Immigration and the Church

While people across the country debate Arizona's recent immigration law, a coalition of local religious groups has been quietly talking about the issue since early January. Prospects for federal immigration reform are uncertain, but they intend to keep pushing—even if means working until next year or beyond. From the KUHF NewsLab, Melissa Galvez has more.
Early on Saturday morning, about 30 people gather in a classroom at Christ Church Presbyterian in Bellaire. Before the session begins, Rev. Mark Cooper leads the group in prayer.

"We thank you, oh God, for how you have continued to look, not to the rich and the powerful but to those at the bottom, those who are wandering."


The workshop is one of a series being run at over 30 religious congregations across the Houston area. It's part of a campaign spearheaded by The Metropolitan Organization, a consortium of churches and synagogues that work together on social issues. Today, the group will hear from Rabbi Mark Miller of Congregation Beth Israel, on the Bible and migration.

"There's a major theme of wandering to be found in the Bible, all the way back in the beginning, Adam and Eve are kicked out of the Garden of Eden, which starts a life of wandering, Abraham leaves his home on a journey, the Exodus. Over and over this theme of leaving home and going somewhere else."

"So the Lord God banished him from the Garden of Eden to till the soil from which he was taken."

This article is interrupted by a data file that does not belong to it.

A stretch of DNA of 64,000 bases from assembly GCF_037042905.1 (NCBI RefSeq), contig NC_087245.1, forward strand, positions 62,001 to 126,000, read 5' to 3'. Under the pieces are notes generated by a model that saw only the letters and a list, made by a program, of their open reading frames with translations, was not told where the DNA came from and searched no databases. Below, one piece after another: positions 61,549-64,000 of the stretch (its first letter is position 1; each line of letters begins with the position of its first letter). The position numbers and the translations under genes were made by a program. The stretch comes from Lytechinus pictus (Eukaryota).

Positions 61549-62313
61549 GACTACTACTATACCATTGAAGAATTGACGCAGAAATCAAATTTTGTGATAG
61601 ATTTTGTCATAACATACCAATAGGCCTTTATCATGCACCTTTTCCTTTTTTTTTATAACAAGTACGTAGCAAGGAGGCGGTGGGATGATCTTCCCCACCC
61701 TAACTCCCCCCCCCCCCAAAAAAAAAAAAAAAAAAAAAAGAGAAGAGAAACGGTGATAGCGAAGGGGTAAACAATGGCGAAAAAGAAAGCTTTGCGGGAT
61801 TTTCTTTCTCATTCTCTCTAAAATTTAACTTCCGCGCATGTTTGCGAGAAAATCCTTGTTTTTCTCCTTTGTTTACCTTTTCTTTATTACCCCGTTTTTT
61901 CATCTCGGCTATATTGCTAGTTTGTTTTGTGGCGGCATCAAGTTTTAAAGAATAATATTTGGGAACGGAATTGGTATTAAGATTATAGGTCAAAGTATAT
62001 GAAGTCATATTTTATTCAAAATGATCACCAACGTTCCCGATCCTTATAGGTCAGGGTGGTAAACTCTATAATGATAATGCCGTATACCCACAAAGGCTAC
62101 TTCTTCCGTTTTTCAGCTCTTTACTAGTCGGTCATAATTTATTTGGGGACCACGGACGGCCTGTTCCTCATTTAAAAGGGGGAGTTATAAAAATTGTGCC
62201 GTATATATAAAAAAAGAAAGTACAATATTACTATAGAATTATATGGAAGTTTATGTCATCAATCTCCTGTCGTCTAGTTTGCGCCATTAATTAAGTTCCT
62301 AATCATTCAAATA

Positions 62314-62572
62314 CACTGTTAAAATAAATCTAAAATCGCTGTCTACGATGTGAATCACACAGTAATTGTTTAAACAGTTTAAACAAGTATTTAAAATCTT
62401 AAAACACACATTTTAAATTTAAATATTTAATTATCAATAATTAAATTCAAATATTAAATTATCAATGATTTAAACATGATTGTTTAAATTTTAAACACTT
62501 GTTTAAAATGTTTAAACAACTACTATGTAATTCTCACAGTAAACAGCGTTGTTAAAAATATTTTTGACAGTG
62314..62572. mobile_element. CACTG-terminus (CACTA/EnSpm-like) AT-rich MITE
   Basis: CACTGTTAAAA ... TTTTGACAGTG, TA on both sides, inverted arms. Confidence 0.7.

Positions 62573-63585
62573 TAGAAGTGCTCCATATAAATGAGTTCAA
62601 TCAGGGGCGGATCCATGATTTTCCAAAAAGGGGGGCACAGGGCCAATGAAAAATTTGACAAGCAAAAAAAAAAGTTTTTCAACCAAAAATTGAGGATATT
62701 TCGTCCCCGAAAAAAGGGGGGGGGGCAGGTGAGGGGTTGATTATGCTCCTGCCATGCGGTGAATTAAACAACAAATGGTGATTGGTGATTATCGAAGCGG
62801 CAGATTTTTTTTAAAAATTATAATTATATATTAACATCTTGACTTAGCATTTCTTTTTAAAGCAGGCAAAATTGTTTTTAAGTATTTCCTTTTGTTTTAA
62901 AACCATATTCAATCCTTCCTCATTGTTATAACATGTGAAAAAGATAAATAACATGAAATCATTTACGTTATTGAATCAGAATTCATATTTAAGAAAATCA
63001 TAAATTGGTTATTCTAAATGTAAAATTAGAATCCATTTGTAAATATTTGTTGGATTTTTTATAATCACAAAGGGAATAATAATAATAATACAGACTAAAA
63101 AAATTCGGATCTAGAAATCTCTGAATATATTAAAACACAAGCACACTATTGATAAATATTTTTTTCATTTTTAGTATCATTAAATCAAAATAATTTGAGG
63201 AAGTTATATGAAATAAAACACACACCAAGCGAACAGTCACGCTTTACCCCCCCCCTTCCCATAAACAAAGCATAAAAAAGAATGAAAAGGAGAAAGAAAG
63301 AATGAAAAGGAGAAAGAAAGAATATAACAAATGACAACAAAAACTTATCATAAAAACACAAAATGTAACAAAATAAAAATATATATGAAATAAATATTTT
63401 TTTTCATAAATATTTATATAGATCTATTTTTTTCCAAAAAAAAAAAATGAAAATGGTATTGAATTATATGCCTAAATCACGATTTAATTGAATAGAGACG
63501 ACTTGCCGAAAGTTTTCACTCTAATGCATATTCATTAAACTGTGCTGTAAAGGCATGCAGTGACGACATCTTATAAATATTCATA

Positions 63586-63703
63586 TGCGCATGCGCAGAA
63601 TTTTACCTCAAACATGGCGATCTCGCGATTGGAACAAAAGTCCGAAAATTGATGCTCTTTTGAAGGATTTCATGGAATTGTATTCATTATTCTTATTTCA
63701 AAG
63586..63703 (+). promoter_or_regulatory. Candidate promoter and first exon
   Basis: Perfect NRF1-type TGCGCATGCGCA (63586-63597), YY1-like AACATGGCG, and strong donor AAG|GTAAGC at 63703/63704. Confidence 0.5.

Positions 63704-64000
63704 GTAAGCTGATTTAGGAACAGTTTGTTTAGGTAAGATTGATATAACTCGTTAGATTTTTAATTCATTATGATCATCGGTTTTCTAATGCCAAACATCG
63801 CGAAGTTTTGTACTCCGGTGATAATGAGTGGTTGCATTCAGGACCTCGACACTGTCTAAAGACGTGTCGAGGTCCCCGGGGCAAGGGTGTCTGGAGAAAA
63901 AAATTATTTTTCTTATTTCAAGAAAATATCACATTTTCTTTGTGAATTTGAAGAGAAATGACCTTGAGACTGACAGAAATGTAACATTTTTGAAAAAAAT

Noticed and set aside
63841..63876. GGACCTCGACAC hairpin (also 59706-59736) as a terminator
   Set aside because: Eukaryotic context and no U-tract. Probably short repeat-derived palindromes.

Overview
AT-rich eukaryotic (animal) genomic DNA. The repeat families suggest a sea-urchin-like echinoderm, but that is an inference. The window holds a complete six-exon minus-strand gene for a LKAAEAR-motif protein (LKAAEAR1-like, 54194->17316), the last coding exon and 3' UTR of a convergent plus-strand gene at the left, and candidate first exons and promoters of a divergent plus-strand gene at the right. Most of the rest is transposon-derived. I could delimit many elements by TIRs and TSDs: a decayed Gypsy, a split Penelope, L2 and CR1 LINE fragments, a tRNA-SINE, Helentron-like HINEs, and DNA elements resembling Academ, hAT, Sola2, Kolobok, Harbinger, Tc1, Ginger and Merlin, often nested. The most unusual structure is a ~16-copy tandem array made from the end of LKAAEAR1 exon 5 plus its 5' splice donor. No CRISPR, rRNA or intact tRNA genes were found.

Both clergy understand that using the Bible to talk about policy can be controversial. But Rev. Cooper says that the Bible is a good starting place for talking about the moral and human effects of immigration. Rabbi Miller says that religion gives people a way to think about the issue, without demanding they vote one way or another.

"Religion doesn't have the answer on these issues, religion gives us a background and a way to think about it."

"More than 36 times in the Torah, we are commanded to include, protect, support, and even love the stranger in our midst."


Following the lead of many national religious bodies, the local heads of several denominations, Christian and Jewish, have signed the Houston Interfaith Statement on Immigration Reform, which calls for creating a legalization process for undocumented immigrants, among other principles. The TMO congregations have held workshops, collected signatures, and met with legislators. Christ Church congregant Amy Gremillion came to the workshop because she supports this effort.

"We have to start demanding immigration reform, because our leadership is not going to take it on themselves. And I think that's kind of what we're trying to do here, in build grassroots support."

But not everyone does agree with that reading of the Bible.

"The way I look at it is, those comments apply to people who are sojourning throughout society who belong there."

John Varvaro is a parishioner at St. Thomas More Catholic Church in the Meyerland area. He's one of the few in his congregation who is openly questioning the Church's teaching on immigration.

"You can look at other verses in the Bible that will, in my mind, shed light on the reality of what's going on. You don't just have people just do whatever they want, and disregard the people's laws where they're at."

Deacon Ed Stoessel of St. Thomas More believes that congregants like Varvaro should be allowed to express their views. But he cautions that they should deeply evaluate their position.

"If you disagree with the Church on an issue like this, then you really need to spend some time trying to understand that."

Regardless of what happens with federal legislation this year, the TMO congregations intend to keep educating voters and encouraging them to call their congressmen on the issue. They see this as a long term battle over values and morals, as well as facts and figures.

From the KUHF NewsLab, I'm Melissa Galvez.